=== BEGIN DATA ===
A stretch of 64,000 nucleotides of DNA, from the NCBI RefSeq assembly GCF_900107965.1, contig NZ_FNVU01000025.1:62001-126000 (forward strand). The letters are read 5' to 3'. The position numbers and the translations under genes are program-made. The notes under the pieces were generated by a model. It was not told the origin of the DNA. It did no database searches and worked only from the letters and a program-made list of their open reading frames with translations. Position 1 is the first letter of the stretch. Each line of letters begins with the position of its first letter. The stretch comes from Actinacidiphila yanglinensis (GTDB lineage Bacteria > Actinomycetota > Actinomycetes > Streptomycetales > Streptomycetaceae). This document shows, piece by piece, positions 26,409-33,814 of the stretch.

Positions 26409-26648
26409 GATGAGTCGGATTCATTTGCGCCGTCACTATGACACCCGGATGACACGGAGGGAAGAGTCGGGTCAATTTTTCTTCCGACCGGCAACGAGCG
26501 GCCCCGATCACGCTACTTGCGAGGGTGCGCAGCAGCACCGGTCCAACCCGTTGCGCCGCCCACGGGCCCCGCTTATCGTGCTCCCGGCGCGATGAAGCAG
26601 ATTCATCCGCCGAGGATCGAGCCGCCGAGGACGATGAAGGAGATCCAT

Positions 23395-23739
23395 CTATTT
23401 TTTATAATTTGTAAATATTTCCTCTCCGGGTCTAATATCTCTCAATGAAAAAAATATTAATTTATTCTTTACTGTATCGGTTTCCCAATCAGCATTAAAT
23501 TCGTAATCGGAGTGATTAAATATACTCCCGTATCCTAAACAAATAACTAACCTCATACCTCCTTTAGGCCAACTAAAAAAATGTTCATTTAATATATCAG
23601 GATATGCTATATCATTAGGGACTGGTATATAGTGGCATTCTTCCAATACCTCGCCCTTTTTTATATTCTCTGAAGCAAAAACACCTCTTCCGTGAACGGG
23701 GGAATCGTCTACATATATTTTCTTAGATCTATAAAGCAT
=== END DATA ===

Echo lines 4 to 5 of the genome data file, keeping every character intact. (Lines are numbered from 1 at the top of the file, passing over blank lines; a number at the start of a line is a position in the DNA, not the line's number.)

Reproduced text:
26501 GCCCCGATCACGCTACTTGCGAGGGTGCGCAGCAGCACCGGTCCAACCCGTTGCGCCGCCCACGGGCCCCGCTTATCGTGCTCCCGGCGCGATGAAGCAG
26601 ATTCATCCGCCGAGGATCGAGCCGCCGAGGACGATGAAGGAGATCCAT